True Story: I’m a Stage Manager for an Opera Company

This is one of many True Story interviews in which we talk to people who have experienced interesting/challenging/amazing things.  This is the story of Lisa and her work as a stage manager for an opera company in L.A.
Tell us a bit about yourself!

I’m in my late twenties and grew up in Ohio. I lived on the east coast for a while before coming to Los Angeles where I currently live and work as a stage manager in opera.  When I’m not in rehearsal or backstage, I love reading, exploring my city, cleaning or organizing and relaxing with my boyfriend and Greyhound.

How did you become interested in stage management?
I started stage managing in college.  I was a journalism major, but took a lot of theater classes because I’d always loved the performing arts.  One day in class someone announced they needed a stage manager for a production of new works by graduate playwrights.  I volunteered and learned as I went, but really enjoyed it.  The feedback I got from the experience was positive and I was hooked.

How many years of school did you attend to get this job?
I first earned a Bachelor of Fine Arts with an emphasis in Management and then went on to earn my Master of Fine Arts in Stage Management from the Yale School of Drama, for a total of seven years.
Can you tell us about an average day at work?
My average day varies depending on where we are in the production process. Most shows begin with a one-week prep time that has a 9-to-5 schedule. This is when the production staff familiarizes themselves with the opera and the particular production they are doing.Once studio rehearsals start, I go to work around noon and don’t get home until close to 11:00pm.  Rehearsals on stage are incredibly expensive for a opera company so it is critical that the stage managers do as much as possible to prepare the crew, staff and cast to work efficiently and effectively in the limited amount of time available.  It is not uncommon for these days start at 9:30am and last until close to midnight.  Once a show opens, it is typically performed two to three times a week because it is so demanding on the singers. On the day of a performance, I usually arrive two to three hours before the show begins to complete preshow checks and prepare for the performance.  Afterward, the production staff meets to go over notes from the performance.  Days between performances can include brush-up rehearsals and finalizing archival paperwork for the production.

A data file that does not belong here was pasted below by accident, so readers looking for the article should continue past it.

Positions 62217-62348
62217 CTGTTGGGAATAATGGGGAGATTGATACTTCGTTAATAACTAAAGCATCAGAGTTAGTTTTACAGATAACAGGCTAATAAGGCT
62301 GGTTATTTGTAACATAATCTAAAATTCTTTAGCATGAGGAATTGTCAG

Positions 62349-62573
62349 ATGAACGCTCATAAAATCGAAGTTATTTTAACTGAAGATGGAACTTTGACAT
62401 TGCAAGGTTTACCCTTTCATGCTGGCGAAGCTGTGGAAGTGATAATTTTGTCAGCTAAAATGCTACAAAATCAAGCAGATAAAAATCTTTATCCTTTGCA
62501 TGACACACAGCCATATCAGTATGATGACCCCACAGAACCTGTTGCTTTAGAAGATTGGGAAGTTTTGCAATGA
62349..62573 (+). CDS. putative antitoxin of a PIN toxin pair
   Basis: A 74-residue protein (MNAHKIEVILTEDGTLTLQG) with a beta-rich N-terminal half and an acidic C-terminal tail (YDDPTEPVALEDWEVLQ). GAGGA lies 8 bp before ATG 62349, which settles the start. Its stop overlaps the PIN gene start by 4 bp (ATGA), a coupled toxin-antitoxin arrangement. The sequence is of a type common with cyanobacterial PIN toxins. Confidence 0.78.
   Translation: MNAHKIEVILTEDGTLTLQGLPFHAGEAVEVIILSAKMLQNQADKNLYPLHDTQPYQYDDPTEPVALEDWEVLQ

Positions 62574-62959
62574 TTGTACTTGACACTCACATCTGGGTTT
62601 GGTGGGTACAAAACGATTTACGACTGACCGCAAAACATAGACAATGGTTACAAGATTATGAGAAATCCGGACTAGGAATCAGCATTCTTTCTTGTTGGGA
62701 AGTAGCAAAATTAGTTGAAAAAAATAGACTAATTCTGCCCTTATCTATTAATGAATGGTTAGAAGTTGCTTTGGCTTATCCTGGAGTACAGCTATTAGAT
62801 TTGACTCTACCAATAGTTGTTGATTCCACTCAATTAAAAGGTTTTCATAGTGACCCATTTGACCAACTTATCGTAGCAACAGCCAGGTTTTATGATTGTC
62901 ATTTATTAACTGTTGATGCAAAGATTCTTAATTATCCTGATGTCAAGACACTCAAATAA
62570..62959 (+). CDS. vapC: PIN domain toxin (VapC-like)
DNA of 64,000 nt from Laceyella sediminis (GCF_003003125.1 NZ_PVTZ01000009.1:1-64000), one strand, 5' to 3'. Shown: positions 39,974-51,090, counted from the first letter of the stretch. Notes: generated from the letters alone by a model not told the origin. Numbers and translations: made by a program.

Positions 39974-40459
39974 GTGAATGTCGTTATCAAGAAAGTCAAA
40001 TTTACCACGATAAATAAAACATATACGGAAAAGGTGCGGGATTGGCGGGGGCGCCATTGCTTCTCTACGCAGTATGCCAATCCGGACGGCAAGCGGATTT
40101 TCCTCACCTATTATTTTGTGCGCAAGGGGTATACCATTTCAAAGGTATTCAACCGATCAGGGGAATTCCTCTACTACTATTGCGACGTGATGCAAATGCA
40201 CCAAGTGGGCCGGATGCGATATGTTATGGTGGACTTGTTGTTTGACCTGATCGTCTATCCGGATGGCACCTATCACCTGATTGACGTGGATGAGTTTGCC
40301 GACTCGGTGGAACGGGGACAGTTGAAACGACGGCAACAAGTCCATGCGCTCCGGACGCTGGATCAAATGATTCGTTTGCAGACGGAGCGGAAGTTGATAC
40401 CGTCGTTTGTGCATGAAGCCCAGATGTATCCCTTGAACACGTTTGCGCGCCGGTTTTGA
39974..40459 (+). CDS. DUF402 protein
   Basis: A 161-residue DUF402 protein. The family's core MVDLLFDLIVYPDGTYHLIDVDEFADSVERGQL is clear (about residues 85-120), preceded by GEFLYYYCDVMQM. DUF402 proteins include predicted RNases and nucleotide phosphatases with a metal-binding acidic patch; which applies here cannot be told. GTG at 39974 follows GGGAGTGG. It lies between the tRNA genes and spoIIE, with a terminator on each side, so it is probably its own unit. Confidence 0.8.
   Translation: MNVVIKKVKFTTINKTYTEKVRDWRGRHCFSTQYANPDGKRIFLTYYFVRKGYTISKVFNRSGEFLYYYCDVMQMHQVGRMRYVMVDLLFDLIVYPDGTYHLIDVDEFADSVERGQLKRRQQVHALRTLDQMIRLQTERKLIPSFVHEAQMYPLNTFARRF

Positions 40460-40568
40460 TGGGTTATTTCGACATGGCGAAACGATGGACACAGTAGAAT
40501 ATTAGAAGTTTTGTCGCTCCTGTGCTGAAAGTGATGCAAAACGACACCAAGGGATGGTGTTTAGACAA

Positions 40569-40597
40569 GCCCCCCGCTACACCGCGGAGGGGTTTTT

Do you particularly love opera?  Would you be interested in doing stage management for any other types of performances?
I actually started stage managing in theater and musicals and came to opera fairly late in my career and I do love it. There is something about the scale of the performances that is so appealing.  Even when an opera is small, it’s complex because of the many different components: singers, orchestra, designers, chorus, dancers, actors, crew, directors.  I have seen and worked on some incredible pieces of theater in my life, however, if I’m working six days a week, twelve hours a day on something, I much prefer music to play a major role.

What are the biggest challenges of your job?